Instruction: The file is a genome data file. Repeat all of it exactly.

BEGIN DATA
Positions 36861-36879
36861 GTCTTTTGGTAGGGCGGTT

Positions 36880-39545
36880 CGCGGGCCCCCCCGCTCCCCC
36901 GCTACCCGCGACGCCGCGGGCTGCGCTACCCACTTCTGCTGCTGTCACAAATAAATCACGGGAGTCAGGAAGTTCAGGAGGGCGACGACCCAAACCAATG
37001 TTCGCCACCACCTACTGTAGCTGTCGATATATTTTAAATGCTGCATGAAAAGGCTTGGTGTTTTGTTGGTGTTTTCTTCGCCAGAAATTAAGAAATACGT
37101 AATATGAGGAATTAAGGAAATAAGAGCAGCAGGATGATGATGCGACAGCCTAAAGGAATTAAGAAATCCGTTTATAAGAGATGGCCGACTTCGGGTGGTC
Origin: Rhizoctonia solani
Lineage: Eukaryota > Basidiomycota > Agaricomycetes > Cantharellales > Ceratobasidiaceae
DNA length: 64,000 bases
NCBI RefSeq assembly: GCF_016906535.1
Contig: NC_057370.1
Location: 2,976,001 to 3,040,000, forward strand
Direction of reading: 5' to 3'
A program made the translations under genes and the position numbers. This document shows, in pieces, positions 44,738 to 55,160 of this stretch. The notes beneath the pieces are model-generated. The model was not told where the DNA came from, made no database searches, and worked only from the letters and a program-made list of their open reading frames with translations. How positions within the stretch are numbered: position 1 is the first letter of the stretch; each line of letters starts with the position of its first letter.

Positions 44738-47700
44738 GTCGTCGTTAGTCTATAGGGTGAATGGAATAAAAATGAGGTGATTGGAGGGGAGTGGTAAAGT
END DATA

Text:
Positions 36861-36879
36861 GTCTTTTGGTAGGGCGGTT

Positions 36880-39545
36880 CGCGGGCCCCCCCGCTCCCCC
36901 GCTACCCGCGACGCCGCGGGCTGCGCTACCCACTTCTGCTGCTGTCACAAATAAATCACGGGAGTCAGGAAGTTCAGGAGGGCGACGACCCAAACCAATG
37001 TTCGCCACCACCTACTGTAGCTGTCGATATATTTTAAATGCTGCATGAAAAGGCTTGGTGTTTTGTTGGTGTTTTCTTCGCCAGAAATTAAGAAATACGT
37101 AATATGAGGAATTAAGGAAATAAGAGCAGCAGGATGATGATGCGACAGCCTAAAGGAATTAAGAAATCCGTTTATAAGAGATGGCCGACTTCGGGTGGTC
Origin: Rhizoctonia solani
Lineage: Eukaryota > Basidiomycota > Agaricomycetes > Cantharellales > Ceratobasidiaceae
DNA length: 64,000 bases
NCBI RefSeq assembly: GCF_016906535.1
Contig: NC_057370.1
Location: 2,976,001 to 3,040,000, forward strand
Direction of reading: 5' to 3'
A program made the translations under genes and the position numbers. This document shows, in pieces, positions 44,738 to 55,160 of this stretch. The notes beneath the pieces are model-generated. The model was not told where the DNA came from, made no database searches, and worked only from the letters and a program-made list of their open reading frames with translations. How positions within the stretch are numbered: position 1 is the first letter of the stretch; each line of letters starts with the position of its first letter.

Positions 44738-47700
44738 GTCGTCGTTAGTCTATAGGGTGAATGGAATAAAAATGAGGTGATTGGAGGGGAGTGGTAAAGT